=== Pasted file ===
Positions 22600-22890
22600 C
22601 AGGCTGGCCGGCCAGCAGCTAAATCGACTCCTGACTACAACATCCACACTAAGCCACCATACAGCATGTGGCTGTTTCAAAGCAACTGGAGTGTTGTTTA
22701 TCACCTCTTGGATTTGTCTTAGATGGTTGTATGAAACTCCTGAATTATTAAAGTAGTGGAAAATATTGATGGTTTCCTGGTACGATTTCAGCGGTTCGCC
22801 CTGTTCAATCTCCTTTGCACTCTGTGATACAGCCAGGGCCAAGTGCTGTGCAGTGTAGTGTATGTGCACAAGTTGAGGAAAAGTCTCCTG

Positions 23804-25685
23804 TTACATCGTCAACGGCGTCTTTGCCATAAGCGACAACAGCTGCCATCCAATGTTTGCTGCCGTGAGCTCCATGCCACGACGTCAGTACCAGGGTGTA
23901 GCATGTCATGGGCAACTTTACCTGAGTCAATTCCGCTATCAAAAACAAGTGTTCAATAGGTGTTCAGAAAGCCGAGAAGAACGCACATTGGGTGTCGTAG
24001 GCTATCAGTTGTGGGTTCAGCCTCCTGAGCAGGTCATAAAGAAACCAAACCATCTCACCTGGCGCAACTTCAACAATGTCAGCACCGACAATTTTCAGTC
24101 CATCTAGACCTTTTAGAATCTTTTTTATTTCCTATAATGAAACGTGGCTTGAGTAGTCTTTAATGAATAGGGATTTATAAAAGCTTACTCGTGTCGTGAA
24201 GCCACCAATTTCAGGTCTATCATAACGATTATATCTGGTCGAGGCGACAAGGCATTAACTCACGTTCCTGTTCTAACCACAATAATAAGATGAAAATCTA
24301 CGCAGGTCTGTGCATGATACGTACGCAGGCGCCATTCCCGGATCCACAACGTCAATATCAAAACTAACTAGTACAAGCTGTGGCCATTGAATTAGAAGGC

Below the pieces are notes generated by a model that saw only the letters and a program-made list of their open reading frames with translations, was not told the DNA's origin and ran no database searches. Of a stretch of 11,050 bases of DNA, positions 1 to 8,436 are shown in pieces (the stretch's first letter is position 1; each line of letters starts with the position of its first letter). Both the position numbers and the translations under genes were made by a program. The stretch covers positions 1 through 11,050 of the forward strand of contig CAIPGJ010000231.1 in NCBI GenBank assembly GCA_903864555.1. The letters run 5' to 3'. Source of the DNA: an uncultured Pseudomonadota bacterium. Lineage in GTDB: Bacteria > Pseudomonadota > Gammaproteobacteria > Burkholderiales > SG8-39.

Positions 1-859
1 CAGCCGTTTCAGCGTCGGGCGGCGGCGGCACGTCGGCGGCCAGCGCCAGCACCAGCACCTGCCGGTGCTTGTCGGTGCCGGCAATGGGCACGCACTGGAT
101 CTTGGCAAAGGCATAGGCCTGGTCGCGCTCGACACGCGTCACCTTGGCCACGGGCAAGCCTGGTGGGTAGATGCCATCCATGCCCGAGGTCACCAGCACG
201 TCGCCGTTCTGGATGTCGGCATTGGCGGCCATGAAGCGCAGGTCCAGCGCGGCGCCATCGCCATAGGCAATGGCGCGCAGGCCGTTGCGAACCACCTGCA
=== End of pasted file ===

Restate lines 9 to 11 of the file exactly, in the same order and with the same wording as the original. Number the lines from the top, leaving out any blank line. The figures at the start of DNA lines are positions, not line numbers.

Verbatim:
24001 GCTATCAGTTGTGGGTTCAGCCTCCTGAGCAGGTCATAAAGAAACCAAACCATCTCACCTGGCGCAACTTCAACAATGTCAGCACCGACAATTTTCAGTC
24101 CATCTAGACCTTTTAGAATCTTTTTTATTTCCTATAATGAAACGTGGCTTGAGTAGTCTTTAATGAATAGGGATTTATAAAAGCTTACTCGTGTCGTGAA
24201 GCCACCAATTTCAGGTCTATCATAACGATTATATCTGGTCGAGGCGACAAGGCATTAACTCACGTTCCTGTTCTAACCACAATAATAAGATGAAAATCTA